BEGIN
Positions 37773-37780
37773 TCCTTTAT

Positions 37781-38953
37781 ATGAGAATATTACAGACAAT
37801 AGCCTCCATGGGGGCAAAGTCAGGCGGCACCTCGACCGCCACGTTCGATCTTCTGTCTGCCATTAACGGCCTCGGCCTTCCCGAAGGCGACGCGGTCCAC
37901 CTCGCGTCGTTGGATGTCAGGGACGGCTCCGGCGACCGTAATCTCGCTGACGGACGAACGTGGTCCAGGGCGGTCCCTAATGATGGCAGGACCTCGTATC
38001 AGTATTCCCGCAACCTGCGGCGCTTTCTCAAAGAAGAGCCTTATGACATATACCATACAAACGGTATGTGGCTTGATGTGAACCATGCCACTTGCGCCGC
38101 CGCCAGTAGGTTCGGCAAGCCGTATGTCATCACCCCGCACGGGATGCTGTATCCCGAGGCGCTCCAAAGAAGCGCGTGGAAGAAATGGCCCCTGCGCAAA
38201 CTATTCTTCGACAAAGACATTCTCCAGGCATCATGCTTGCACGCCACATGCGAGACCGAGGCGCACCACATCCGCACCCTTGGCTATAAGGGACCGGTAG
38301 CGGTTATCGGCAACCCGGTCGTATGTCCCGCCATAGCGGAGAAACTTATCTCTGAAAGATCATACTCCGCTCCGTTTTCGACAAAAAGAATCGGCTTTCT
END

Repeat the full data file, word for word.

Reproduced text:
Positions 37773-37780
37773 TCCTTTAT

Positions 37781-38953
37781 ATGAGAATATTACAGACAAT
37801 AGCCTCCATGGGGGCAAAGTCAGGCGGCACCTCGACCGCCACGTTCGATCTTCTGTCTGCCATTAACGGCCTCGGCCTTCCCGAAGGCGACGCGGTCCAC
37901 CTCGCGTCGTTGGATGTCAGGGACGGCTCCGGCGACCGTAATCTCGCTGACGGACGAACGTGGTCCAGGGCGGTCCCTAATGATGGCAGGACCTCGTATC
38001 AGTATTCCCGCAACCTGCGGCGCTTTCTCAAAGAAGAGCCTTATGACATATACCATACAAACGGTATGTGGCTTGATGTGAACCATGCCACTTGCGCCGC
38101 CGCCAGTAGGTTCGGCAAGCCGTATGTCATCACCCCGCACGGGATGCTGTATCCCGAGGCGCTCCAAAGAAGCGCGTGGAAGAAATGGCCCCTGCGCAAA
38201 CTATTCTTCGACAAAGACATTCTCCAGGCATCATGCTTGCACGCCACATGCGAGACCGAGGCGCACCACATCCGCACCCTTGGCTATAAGGGACCGGTAG
38301 CGGTTATCGGCAACCCGGTCGTATGTCCCGCCATAGCGGAGAAACTTATCTCTGAAAGATCATACTCCGCTCCGTTTTCGACAAAAAGAATCGGCTTTCT